Saturday, January 12, 2013

A Gastro Affair

The holidays are over at last and I think it will be recorded as the Gastro Christmas, not to be confused with anything gastronomical.  My fond memories of Christmas past tend to horrify my daughter, tales of my father forgetting it was Christmas and flying to Bermuda “on business”, my brother buying comic books with the tree money, and five sugar-demented brothers fighting over who got to impale the angel to the top of the tree, only to attach instead a crayon drawing of an unspeakably pornographic winged creature, the nature of which was not discovered by my parents until the tree was taken down a week later.  Some people in the store were so crazy-eyed with stress that they reacted badly to my little jokes, one fellow screaming at me when I suggested that the cookbook he was buying would make him fat. Then there was the Moldavian refuge who passed around his homemade prune-avocado  moonshine and everyone got a rash

We all have our idiosyncrasies, and OK maybe mine are weirder than most, but I can never look at an author’s picture because if I do, I can’t read the book. I can’t help it. Last week I had to stop reading a book I was enjoying when I happened to see the author’s  picture and was reminded of a Marketing VP I once hated and tried to kill at the Christmas party. And who can bear to read Atwood once you’ve heard her chuttering on the radio or enjoy Robertson Davies after seeing that Rasputin picture of him. I liked Mordecai Richler’s work until I met him and discovered he didn’t get the memo about blackheads and nose hairs.  Harlan Coben looks like a smug programmer and Yann Martel like my suicidal Auntie Ophelia. There are exceptions. J.R.R. Tolkien looks like Gandalf so he’s OK and Mark Twain passes muster because he looks like he’s had a few and isn’t quite sure where he is. Anyway, this year I’ve vowed to read more serious fiction so I don’t have to lie so much when someone asks me about a book.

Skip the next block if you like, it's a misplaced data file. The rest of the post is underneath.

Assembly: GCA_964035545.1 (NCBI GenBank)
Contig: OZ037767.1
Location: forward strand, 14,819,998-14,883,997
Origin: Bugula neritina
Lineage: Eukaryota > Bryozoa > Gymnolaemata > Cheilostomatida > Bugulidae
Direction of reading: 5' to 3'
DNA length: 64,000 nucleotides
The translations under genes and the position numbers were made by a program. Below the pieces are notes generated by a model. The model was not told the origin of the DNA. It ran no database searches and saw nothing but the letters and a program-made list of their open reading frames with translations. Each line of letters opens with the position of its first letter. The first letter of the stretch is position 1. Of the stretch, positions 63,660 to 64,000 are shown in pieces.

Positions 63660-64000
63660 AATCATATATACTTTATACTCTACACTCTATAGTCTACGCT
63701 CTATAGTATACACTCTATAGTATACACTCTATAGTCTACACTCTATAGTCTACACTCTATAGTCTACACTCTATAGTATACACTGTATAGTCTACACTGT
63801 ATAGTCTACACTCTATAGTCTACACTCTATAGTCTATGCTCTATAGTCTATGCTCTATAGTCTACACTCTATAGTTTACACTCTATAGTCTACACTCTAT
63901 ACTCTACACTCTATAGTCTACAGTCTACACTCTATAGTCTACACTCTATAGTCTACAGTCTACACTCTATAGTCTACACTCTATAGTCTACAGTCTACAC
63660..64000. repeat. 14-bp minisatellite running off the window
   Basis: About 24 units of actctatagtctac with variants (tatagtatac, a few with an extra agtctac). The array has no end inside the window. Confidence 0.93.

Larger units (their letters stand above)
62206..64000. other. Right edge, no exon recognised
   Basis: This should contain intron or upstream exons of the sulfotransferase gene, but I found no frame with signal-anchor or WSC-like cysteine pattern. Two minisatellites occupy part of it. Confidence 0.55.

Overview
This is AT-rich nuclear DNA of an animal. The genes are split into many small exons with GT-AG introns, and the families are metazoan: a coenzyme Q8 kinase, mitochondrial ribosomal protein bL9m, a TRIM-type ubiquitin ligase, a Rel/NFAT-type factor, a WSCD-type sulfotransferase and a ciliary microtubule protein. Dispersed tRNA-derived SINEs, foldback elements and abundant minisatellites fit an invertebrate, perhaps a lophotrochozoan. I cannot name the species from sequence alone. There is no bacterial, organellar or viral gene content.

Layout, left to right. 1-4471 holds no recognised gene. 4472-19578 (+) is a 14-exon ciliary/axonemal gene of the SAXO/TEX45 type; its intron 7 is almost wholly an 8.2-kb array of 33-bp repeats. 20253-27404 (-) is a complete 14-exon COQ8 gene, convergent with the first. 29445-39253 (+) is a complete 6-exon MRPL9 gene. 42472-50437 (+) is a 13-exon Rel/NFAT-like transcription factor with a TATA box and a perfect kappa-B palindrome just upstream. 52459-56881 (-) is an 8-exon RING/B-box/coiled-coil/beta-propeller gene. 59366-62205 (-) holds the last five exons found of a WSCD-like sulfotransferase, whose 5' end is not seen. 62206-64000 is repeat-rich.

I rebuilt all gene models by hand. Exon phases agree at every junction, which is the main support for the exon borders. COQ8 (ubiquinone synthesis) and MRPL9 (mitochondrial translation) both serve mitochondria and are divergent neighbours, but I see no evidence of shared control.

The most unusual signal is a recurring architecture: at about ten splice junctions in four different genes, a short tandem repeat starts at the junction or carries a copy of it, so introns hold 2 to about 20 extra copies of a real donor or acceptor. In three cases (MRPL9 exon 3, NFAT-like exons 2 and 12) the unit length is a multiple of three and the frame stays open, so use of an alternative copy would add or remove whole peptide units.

1. I had a friend once named Herbert Gastro Snoggins. This makes me think that you should search the web for pictures of the stomachs (abdomen areas) of famous authors and look at those pictures. Then maybe you will be able to read their books again. I find that it is often easier to relate to people while looking at their stomachs than their faces.

  2. Wonderful stuff, Pierre. I had many hundreds of books awaiting my optical attention. By checking out the pictures of the authors, I have eliminated 75%. I shall sleep better tonight. Thanks.

    Don B

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  4. I've discovered your blog...i'm not getting any work done. I think I'll have to stop before I get addicted. Martel's quest to get Stephen Harper to read was a close 2nd to Atwood's chuttering.